edict also mentions the social life of the tekkes, and makes many efforts to
bring this under closer inspection and control. This was part of a broader The Sufi Orders in a Modernizing Empire
Tarih ○ Vol. 1, No. 1 ○ 2009
project to render more visible and calculable an ever-increasing number of
micro-level, daily social practices and institutions, mainly by requiring that
they be registered by a legal order. Hence, this edict transformed the
authority of sheikhs, hitherto legitimated by tradition, into authority of a
rational-legal type. The authority of the sheikh should be recognized, in legal
terms, as the reflection of the rational application of the state power. In fact,
these articles resulted in the placement of the Sheikhs in positions marginal to
the administration of the tariqa. Also, the legality of a sheikh having tenure
as the head of a tariqa came to be obtained through the legal agencies.
The decrease in the income level of the tekkes might have had an
influence on these changes. Those Bektashi members who survived the
prohibition secretly continued their activities, and the palace was not able to
surveil them easily. The edict was passed in order to fulfill the monitoring
activities of the state. In addition, the compulsory implementation of special
clothes and identity cards were signs of an attempt towards the execution of a
clear-cut standardization of the structure of the tariqas. This enforcement
aimed to not only unveil state control over religious orders, but also to
diminish the dominance of them over society. In fact, The Encyclopedia of
Islam states that the tekkes may have functioned as an intellectual center, a
sanctuary-offering asylum, as well as a political focus. In this respect, the
edict indicates the awareness of the center that the popularity of the religious
orders in society may have resulted in special and significant political
consequences. It is worth keeping in mind the revolt of Sheikh Said against
the central authority in 1925. Martin Van Bruinessan claims that Sheikh Said
could not have managed to mobilize such a variety of people or warriors had
it not been for the Naqshibandiyya network, and the belief of people in his
Hence, it is safe to claim that the crucial consequence of the edicts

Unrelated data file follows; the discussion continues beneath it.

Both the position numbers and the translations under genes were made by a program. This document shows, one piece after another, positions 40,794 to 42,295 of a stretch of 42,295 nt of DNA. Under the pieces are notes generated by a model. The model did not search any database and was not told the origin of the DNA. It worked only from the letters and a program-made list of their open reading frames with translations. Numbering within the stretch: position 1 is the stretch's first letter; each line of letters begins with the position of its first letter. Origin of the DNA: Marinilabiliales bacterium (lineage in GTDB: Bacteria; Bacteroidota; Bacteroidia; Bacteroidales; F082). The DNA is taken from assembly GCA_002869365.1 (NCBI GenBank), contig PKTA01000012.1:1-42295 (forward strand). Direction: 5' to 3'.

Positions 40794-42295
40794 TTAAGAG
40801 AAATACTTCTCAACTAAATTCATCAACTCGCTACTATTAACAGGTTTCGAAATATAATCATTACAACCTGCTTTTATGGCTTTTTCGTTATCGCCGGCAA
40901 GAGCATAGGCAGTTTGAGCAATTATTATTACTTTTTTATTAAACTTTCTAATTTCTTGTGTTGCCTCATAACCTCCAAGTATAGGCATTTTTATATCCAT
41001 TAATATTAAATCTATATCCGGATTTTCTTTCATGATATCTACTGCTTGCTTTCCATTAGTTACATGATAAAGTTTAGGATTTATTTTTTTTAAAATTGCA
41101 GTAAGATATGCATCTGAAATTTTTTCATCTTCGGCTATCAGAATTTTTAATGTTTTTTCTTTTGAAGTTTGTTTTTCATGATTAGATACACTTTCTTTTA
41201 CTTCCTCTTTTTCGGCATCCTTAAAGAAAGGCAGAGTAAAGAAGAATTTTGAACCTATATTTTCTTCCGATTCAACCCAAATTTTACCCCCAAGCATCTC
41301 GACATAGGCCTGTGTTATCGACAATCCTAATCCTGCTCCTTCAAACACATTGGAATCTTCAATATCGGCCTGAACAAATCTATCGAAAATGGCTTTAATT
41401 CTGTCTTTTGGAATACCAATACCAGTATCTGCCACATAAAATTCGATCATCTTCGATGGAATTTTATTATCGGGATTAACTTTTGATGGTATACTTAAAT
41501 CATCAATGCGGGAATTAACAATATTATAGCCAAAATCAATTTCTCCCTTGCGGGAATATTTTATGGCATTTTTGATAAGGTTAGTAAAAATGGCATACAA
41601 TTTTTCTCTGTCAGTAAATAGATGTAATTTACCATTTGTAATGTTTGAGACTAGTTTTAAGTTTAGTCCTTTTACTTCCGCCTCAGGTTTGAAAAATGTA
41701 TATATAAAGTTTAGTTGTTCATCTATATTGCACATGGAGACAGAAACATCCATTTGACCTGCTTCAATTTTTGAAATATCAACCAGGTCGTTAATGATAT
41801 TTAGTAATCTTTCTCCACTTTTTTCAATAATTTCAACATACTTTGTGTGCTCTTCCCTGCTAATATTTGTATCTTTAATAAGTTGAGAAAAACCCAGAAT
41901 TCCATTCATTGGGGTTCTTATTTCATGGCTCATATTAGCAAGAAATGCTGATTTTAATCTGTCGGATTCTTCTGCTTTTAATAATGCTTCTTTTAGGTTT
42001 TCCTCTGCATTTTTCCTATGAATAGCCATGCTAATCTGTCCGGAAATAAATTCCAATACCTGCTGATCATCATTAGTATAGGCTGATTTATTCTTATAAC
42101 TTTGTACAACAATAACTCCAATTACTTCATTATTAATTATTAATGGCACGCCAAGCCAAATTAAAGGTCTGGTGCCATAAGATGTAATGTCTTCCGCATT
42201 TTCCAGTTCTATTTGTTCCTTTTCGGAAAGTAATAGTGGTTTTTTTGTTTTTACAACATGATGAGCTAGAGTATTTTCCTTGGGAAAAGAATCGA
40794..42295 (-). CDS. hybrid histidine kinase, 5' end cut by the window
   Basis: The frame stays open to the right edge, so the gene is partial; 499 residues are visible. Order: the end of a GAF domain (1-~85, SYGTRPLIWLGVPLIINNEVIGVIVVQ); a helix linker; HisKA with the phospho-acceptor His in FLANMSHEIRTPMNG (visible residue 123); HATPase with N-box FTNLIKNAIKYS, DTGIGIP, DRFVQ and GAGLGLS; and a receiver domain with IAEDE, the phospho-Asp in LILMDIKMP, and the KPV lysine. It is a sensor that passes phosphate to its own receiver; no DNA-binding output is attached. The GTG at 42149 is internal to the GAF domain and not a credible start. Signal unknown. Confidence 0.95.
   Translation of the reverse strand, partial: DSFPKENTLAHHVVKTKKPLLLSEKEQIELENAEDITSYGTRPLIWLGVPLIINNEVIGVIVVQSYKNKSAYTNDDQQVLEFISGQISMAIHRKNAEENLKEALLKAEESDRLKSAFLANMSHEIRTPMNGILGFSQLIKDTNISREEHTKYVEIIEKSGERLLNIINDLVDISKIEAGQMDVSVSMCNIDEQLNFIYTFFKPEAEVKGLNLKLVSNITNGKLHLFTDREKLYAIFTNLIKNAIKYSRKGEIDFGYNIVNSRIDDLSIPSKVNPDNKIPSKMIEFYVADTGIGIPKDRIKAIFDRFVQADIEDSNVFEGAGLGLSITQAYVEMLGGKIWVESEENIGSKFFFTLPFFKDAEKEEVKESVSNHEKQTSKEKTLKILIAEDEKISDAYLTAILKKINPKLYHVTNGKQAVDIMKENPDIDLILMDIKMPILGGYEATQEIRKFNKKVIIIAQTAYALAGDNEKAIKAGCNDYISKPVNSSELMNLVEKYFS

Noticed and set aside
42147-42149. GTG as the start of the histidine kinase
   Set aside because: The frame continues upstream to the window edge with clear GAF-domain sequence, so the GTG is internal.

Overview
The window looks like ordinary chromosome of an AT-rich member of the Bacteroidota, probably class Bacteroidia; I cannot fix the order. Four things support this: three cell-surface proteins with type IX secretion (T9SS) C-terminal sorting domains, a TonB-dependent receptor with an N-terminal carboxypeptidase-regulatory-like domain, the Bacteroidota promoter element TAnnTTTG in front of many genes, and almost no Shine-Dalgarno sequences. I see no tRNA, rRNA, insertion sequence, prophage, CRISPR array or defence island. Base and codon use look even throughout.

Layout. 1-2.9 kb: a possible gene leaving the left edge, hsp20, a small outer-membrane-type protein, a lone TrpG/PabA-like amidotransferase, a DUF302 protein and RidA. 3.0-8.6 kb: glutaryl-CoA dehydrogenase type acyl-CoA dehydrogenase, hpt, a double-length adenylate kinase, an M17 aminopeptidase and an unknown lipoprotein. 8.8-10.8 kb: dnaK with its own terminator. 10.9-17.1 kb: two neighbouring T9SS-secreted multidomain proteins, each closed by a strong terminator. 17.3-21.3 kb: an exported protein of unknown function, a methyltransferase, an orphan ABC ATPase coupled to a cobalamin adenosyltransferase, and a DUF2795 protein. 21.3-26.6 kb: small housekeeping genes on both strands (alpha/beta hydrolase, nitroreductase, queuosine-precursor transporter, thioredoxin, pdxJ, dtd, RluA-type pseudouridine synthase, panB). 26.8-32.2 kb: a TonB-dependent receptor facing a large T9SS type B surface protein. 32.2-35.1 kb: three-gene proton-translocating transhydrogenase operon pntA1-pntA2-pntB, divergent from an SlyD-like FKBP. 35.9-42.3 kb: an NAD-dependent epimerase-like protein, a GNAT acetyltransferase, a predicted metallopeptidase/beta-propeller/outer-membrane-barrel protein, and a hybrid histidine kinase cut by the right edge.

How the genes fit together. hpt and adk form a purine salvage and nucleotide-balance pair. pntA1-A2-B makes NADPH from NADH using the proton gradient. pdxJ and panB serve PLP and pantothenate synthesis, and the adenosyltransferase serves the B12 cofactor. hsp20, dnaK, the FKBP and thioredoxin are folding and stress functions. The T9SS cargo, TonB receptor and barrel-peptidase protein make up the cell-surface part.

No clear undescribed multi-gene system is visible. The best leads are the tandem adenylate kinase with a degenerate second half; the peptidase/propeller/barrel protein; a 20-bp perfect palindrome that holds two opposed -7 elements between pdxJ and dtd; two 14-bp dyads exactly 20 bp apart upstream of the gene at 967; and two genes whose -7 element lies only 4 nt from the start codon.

was to diminish the visibility of the religious orders on social and political
issues as a determining factor.
As far as economics is concerned, Mahmud II inaugurated several
reforms in order to marshal the resources of the state for a better
administration. He began to implement his reforms in 1813 through
fundamental changes in the administration of pious foundations. Firstly, he
united the administration of the Hamidiye and Mahmudiye Evkafı with the
Zarbhane-i Amire Nezareti (the Imperial Mint) in 1813.
He expanded the
imperial evkaf with the abolishment of the janissaries, and therefore had to
create a larger office in order to administer these vast, new state holdings. He
established the Evkaf-ı Hümayun Nezareti in 1826 and the former Zarhane
Naziri (the deputy of the Imperial Mint), Elhac Yusuf Efendi, became the
first Evkaf-ı Hümayun Nazırı (the deputy of the Imperial Estates).
With this
act, he aimed to incorporate all nezarets into one expanded nezaret, namely E. Melek Cevahiroğlu Ömür
Tarih Vol. 1(1): 70-93. © Boğaziçi University Department of History 2009
the Evkaf-ı Hümayun Nezareti. The Sufi orders were also affected by this
financial regulation, and in this way, their revenues were henceforth to be
collected by the state and redistributed to the tekkes as an income. The
rationale behind this was to benefit efficiently from the waqfs, and to
decrease the power of the religious interests which dominated these
foundations. Sultan Mahmud also reduced the amount of gifts and financial
aid provided to the dervish lodges in order to accommodate travelers, the
dervishes themselves and their sympathizers. He was deliberately forming a
state whereby religious foundations would ultimately be subordinate to and
form a part of the Finance Ministry.